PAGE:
Pledge on education during rebuild

STEVE DOWNES Leaders of Norwich City College have promised that all students will continue to be given a quality education during a six-year, £215m rebuild.Construction experts have devised an order of work to ensure all studies go ahead with little or no disruption.

STEVE DOWNES

Leaders of Norwich City College have promised that all students will continue to be given a quality education during a six-year, £215m rebuild.

Construction experts have devised an order of work to ensure all studies go ahead with little or no disruption.

But there will be severe car parking disruption, with the number of spaces dropping from the current 650 to zero for up to three years while work is carried out.


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Negotiations are underway with nearby businesses and schools to rent car parking space during that period. At the end of the three years, a two- storey car park for 650 vehicles will open.

College principal Dick Palmer said: “Although the student population will rise there will be no increase in vehicle traffic at the college thanks to a well-planned green travel strategy.”

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Mr Palmer said the total rebuild of the college was needed because of a number of factors, including:

the introduction of 17 diplomas for 14 to 19-year-olds, which will see many teenagers spending at least one day a week learning at college;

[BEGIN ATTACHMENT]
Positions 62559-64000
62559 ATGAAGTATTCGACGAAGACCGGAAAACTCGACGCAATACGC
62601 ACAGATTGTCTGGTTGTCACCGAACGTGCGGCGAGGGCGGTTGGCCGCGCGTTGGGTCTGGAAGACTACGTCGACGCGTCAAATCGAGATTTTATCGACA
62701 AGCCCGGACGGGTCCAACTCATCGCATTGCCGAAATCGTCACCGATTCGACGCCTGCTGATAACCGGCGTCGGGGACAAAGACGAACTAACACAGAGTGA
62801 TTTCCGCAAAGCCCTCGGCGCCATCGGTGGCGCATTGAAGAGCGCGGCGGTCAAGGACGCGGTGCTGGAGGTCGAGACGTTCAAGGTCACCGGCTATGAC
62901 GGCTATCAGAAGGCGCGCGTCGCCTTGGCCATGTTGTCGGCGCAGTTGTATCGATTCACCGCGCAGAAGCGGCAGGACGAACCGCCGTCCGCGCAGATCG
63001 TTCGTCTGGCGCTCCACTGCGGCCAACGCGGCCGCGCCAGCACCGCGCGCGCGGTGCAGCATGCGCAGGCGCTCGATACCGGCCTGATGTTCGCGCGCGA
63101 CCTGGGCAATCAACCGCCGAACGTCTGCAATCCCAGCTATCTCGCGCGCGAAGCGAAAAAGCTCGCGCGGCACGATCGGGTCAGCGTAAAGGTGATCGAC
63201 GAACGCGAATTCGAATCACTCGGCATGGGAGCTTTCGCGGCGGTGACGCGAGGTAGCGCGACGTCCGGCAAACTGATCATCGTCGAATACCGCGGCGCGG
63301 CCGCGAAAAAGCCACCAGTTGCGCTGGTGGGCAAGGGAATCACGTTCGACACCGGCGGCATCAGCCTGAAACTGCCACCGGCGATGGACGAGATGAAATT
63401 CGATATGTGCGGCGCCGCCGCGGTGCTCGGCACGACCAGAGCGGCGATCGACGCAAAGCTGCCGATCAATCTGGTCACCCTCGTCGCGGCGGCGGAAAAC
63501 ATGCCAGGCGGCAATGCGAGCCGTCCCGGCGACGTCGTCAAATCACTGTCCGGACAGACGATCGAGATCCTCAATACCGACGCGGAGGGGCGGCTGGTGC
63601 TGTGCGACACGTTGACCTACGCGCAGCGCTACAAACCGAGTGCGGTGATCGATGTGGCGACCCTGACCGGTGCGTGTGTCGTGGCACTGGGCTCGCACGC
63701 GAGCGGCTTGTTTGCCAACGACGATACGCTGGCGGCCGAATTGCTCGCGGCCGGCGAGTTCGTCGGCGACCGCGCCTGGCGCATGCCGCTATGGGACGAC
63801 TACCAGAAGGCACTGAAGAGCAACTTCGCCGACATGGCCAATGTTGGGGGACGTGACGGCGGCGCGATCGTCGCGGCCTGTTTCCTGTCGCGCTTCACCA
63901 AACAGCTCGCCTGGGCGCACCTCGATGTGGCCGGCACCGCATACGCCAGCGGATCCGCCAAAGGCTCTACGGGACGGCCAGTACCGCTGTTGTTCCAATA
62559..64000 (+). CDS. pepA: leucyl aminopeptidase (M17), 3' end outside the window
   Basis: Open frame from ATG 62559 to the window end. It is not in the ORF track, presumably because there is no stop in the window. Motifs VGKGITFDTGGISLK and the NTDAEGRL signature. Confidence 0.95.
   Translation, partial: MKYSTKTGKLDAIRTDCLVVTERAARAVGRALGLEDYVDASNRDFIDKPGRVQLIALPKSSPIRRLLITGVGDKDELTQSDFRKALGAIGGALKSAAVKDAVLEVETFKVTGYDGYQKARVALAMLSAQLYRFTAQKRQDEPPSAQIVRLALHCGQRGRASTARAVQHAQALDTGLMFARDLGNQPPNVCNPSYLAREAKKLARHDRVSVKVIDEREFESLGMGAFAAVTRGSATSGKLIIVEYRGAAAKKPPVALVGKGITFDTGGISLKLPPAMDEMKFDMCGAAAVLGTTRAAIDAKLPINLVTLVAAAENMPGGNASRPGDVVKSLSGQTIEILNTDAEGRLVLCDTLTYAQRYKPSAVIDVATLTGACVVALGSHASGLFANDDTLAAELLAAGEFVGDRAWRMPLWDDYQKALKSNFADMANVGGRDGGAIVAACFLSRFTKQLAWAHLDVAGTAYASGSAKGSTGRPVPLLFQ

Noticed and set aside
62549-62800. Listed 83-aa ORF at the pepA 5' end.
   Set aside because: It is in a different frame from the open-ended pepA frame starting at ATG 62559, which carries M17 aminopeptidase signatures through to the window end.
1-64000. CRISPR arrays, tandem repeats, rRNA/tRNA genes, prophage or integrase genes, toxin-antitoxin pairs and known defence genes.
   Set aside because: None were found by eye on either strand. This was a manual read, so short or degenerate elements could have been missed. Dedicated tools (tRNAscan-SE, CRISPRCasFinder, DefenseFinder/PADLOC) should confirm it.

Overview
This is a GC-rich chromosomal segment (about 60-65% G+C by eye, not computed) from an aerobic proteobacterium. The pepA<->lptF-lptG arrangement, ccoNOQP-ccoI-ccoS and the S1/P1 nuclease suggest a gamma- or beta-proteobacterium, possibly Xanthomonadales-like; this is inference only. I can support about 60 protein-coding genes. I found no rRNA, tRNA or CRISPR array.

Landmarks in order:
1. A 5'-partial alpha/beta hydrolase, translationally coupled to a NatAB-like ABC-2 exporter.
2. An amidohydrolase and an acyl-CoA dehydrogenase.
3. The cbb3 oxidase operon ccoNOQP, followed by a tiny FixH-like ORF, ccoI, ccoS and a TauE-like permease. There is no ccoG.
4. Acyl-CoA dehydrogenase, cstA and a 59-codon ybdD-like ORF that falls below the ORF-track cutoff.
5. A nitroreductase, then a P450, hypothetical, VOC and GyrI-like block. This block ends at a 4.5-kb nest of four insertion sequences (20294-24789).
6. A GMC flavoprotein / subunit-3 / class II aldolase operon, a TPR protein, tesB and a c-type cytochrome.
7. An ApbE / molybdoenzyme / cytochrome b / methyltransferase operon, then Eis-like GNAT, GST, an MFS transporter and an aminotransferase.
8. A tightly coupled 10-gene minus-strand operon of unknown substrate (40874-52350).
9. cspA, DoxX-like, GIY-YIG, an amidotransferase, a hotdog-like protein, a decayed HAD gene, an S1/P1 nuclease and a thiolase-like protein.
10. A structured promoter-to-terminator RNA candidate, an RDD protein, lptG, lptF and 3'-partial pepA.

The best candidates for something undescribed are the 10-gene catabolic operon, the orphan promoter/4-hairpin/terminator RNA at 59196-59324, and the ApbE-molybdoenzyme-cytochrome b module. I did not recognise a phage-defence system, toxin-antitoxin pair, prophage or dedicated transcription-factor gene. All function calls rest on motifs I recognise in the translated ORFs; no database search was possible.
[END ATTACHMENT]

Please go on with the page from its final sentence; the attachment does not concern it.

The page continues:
a huge expansion of apprenticeships and degree-level qualifications;

the growing population of the city, with more than 30,000 new homes planned;

a free right to return to learning up to A-level at any age up to 25;

the change in the compulsory education age to 18 by 2013.

The first building to be completed will be the one closest to the city centre. It will be larger than the Forum and will house public facilities including a theatre, restaurant, swimming pool, hair salon, gym and spa.

The remainder of phase one of the building project, between 2009 to 2012, will see the current sixth form centre and halls of residence demolished.

There are currently 108 rooms available for students. They will not be replaced, and college leaders are talking to other organisations about providing alternatives.

The sixth form centre and halls will be replaced by new buildings housing the school of technology, school of creative arts and school of hair, beauty and leisure industry. Also, the new car park will be built, along with an energy centre to make the best use of green technology.

Under phase two, from 2012 to 2015, a new hotel school will be built with a hotel and restaurant open to the public, together with a building housing the school of health, social care and early education and other new teaching and learning spaces.

Mr Palmer said the new campus would be “carbon neutral”, thanks to a combination of innovative design and technology and efficient use of resources.

The buildings will be designed to optimise natural light and ventilation and will use ground source heat pumps, biomass boilers and recycled waste heat from electrical generators.

A consultation period is now under way, and members of the public are invited to the college to view the proposals on Thursday from 5pm to 8pm, Friday from 10am to 5pm and Saturday from 10am to 1pm.

Local residents have been sent letters and leaflets explaining the plans.

Mr Palmer said: “We want the local community to be involved and consulted every step of the way - not just this week but through the whole process to ensure their needs are met as well as our students.”

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